Global governance can't be finished because it has never existed.
 
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If these three meanings are taken together, then the prospects for global governance have certainly become worse lately. Russia’s March 2014 annexation of Crimea marked a return to geopolitics and great-power rivalries, with their accompanying military buildups. China’s pursuit of territorial claims in the East and South China Seas has raised tensions in Asia. Rules and norms that great powers are bound to observe, such as respect for borders, treaties, and the sovereignty of independent states, have been violated.

Does all this gloomy news mean the world is moving away from global governance? Not really, if we look at the longer term. Institutional integration has continued to advance. Organizations like the UN, the EU, and NATO have held up well, and others like the Association of Southeast Asian Nations (ASEAN) or the Gulf Cooperation Council have taken on a greater regional security role. The number of candidates lining up for NATO and EU membership shows that even in an age of apparent disorder, the political, economic, and security benefits of institutional integration have lost none of their value.

Russia is a declining power, notwithstanding its current efforts to regain great-power status through self-assertion. The key great powers are China, which can still be integrated into the global political system as a cooperative partner, and the United States, which is the one great power with a sustained record of economic growth and a rapidly rising demography.

A concert of responsible powers is still possible as long as the West stays the course with its sanctions against Russia and establishes the principle that violation of the rules will carry a heavy penalty.

 

Ulrich SpeckVisiting scholar at Carnegie Europe

As long as there is globalization, there will be a need for global governance. And in fact, globalization is thriving: ever-increasing streams of information, people, money, and goods are moving around the globe at a fast pace.

As long as there is globalization, there will be a need for global governance.
 
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Global governance must provide the infrastructure for these interactions. And it must police globalization, making sure that crime, diseases, and other disruptions are filtered out and prevented from spreading globally.

States remain the main actors in this area, as they set and control the rules. The quality of global governance depends on the quality of the governance of leading states.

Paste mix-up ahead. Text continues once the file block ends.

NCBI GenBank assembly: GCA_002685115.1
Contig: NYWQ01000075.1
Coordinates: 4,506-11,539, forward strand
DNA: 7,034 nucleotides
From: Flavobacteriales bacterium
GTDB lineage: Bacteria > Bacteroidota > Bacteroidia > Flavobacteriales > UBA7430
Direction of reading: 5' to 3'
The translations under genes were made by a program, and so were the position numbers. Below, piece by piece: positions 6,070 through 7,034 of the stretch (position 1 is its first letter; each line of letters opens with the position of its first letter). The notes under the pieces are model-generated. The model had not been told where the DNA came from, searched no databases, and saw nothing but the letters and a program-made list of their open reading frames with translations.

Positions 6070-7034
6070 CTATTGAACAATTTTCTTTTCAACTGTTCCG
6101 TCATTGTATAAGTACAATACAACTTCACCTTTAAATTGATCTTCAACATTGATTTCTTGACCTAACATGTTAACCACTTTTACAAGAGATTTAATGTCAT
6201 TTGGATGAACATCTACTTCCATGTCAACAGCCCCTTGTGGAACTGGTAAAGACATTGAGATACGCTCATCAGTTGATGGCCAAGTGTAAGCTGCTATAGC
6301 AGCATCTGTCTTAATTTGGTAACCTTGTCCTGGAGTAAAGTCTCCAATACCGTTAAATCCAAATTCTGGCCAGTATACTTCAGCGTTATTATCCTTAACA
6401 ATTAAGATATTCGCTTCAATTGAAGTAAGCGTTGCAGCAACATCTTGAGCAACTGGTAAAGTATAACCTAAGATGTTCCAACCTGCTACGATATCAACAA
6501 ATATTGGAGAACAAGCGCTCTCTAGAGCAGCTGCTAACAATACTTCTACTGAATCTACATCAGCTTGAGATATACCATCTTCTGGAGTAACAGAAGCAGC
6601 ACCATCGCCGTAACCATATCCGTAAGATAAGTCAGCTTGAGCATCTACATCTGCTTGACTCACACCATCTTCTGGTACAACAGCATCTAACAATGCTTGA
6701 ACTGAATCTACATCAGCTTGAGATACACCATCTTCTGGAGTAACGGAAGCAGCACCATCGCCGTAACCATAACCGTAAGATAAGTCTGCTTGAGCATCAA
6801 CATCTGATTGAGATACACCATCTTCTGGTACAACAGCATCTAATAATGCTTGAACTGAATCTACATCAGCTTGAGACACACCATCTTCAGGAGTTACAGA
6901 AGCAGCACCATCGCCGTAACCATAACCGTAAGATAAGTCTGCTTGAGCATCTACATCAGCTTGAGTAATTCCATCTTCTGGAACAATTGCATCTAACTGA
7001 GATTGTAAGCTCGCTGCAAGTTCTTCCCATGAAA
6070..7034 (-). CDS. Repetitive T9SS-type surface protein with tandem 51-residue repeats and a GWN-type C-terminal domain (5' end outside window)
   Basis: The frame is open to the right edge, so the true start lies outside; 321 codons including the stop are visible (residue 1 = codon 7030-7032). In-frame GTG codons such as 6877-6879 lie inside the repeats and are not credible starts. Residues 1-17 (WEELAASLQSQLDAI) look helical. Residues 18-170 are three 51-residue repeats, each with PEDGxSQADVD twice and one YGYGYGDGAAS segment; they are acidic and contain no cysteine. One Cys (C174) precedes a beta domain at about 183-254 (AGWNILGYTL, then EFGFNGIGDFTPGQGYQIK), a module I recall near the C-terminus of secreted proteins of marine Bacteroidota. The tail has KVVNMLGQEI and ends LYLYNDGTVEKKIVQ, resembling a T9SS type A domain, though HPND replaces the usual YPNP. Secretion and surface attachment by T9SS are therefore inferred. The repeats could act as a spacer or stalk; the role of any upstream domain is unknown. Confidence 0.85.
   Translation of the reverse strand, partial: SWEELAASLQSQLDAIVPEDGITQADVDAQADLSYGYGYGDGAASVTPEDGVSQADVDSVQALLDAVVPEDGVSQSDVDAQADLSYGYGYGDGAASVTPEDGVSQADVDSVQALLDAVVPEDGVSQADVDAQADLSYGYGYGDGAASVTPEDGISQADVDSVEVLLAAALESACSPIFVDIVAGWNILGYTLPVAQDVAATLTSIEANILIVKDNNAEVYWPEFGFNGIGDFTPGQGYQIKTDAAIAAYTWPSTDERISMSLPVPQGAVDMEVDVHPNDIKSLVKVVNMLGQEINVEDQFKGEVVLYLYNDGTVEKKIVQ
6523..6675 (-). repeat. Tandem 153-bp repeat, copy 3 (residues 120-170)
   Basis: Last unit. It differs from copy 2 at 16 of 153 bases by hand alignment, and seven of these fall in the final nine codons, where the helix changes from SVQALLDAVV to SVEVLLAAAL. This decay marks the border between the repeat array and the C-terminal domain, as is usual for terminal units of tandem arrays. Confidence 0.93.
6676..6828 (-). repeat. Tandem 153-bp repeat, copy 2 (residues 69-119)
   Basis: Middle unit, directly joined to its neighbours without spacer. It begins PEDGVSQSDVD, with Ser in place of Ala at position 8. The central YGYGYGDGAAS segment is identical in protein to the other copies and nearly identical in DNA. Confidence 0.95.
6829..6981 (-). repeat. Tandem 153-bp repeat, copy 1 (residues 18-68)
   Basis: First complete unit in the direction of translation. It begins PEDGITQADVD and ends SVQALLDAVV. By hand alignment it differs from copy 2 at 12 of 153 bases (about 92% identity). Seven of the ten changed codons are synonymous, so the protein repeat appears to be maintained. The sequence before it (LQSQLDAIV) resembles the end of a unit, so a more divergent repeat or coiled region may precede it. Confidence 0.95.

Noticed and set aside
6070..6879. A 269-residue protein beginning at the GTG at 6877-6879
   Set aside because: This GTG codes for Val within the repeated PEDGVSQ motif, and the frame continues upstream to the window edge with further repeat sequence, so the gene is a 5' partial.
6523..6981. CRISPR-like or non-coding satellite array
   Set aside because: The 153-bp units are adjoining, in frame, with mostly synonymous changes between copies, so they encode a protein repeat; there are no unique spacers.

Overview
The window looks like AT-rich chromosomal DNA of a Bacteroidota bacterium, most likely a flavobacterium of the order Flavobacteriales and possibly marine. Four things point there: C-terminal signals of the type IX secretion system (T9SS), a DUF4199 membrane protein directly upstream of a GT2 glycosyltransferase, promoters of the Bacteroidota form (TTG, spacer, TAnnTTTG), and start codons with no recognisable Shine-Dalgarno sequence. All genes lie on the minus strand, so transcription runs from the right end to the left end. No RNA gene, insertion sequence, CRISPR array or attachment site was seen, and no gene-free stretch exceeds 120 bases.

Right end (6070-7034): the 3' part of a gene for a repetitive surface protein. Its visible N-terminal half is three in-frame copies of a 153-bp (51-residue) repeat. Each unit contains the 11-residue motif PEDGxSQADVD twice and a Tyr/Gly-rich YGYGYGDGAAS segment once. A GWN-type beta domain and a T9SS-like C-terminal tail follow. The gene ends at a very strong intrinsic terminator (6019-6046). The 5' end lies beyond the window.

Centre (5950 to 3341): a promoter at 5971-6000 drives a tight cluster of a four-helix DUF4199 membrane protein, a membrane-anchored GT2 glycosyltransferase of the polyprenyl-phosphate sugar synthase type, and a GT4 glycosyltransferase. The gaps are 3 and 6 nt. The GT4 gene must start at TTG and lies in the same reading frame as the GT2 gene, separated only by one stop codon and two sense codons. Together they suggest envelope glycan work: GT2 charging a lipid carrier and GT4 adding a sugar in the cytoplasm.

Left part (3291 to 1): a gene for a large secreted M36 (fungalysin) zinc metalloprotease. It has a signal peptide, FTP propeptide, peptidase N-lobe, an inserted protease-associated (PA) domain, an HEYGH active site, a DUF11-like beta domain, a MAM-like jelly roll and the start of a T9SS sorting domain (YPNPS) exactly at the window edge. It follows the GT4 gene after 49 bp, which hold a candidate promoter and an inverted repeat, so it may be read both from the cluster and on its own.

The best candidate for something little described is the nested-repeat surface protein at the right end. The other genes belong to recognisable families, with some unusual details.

Whether globalization keeps the charisma it had in the 1990s—enabling people to become global citizens and moving global relations in the direction of a win-win logic—remains an open question. On the one hand, the recent scandal engulfing football’s world governing body, FIFA, has reminded observers that corruption and lawlessness can easily enter the global sphere. There is no world government to implement the kind of oversight that well-ordered states exert on a national level.

On the other hand, the June 7–8 meeting of the G7 industrialized nations in Schloss Elmau, Germany, demonstrated that global governance in the form of cooperation among leading democracies has plenty of potential to lead world politics on a path to widely shared prosperity, freedom, and security.

 

Pierre VimontSenior associate at Carnegie Europe

Global governance, as we have known it for the last forty years, definitely seems to have reached its limits. G7 and G20 meetings hopelessly try to catch up with events unfolding on the ground; sessions of the UN Security Council struggle in vain with the present crises in Libya, Syria, and Ukraine; and even the International Monetary Fund seems under pressure.

Global governance definitely seems to have reached its limits.
 
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Add to this list the BRICS gathering of Brazil, Russia, India, China, and South Africa, as well as Beijing’s setting up of its own financial institution to rival the Asian Development Bank, and there is a deep feeling of a world coming to an end.

But does this mean global governance is over? Couldn’t this instead be the birth of something more in tune with today’s multipolar world? For the global governance that has existed up to now is very much a system invented by the West for the benefit of the West. And in recent years, weaknesses have begun to show, forcing, for instance, the G7 members to find all sorts of ways to reach out to other nations and not to appear as a club out of touch with reality.

The challenge now is to invent a form of global governance that is representative of the new balance of powers. But who among the world’s current leaders will be both bold and wise enough to come up with the right innovative answer?